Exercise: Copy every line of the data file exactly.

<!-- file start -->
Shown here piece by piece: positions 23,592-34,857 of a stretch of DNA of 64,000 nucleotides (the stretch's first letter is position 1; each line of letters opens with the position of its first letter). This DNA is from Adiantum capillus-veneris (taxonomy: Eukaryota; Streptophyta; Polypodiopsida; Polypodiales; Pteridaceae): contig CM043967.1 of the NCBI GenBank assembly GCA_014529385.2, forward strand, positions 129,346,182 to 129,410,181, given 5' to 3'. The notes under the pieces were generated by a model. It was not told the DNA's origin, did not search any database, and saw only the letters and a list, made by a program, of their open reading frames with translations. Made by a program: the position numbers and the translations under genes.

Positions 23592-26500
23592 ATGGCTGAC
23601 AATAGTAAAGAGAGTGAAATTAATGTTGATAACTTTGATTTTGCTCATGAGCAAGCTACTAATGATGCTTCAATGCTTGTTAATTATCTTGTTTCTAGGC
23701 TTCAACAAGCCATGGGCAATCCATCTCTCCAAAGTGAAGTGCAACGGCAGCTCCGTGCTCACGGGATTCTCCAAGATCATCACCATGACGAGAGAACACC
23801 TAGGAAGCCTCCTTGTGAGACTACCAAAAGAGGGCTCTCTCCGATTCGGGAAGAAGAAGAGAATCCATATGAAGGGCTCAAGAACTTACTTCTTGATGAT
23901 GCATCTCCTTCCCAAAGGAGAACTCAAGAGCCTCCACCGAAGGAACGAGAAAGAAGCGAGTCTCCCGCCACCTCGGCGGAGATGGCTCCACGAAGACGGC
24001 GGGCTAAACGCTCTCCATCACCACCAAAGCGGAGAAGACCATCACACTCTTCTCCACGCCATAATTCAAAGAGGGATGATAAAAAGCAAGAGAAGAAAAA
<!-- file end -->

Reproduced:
Shown here piece by piece: positions 23,592-34,857 of a stretch of DNA of 64,000 nucleotides (the stretch's first letter is position 1; each line of letters opens with the position of its first letter). This DNA is from Adiantum capillus-veneris (taxonomy: Eukaryota; Streptophyta; Polypodiopsida; Polypodiales; Pteridaceae): contig CM043967.1 of the NCBI GenBank assembly GCA_014529385.2, forward strand, positions 129,346,182 to 129,410,181, given 5' to 3'. The notes under the pieces were generated by a model. It was not told the DNA's origin, did not search any database, and saw only the letters and a list, made by a program, of their open reading frames with translations. Made by a program: the position numbers and the translations under genes.

Positions 23592-26500
23592 ATGGCTGAC
23601 AATAGTAAAGAGAGTGAAATTAATGTTGATAACTTTGATTTTGCTCATGAGCAAGCTACTAATGATGCTTCAATGCTTGTTAATTATCTTGTTTCTAGGC
23701 TTCAACAAGCCATGGGCAATCCATCTCTCCAAAGTGAAGTGCAACGGCAGCTCCGTGCTCACGGGATTCTCCAAGATCATCACCATGACGAGAGAACACC
23801 TAGGAAGCCTCCTTGTGAGACTACCAAAAGAGGGCTCTCTCCGATTCGGGAAGAAGAAGAGAATCCATATGAAGGGCTCAAGAACTTACTTCTTGATGAT
23901 GCATCTCCTTCCCAAAGGAGAACTCAAGAGCCTCCACCGAAGGAACGAGAAAGAAGCGAGTCTCCCGCCACCTCGGCGGAGATGGCTCCACGAAGACGGC
24001 GGGCTAAACGCTCTCCATCACCACCAAAGCGGAGAAGACCATCACACTCTTCTCCACGCCATAATTCAAAGAGGGATGATAAAAAGCAAGAGAAGAAAAA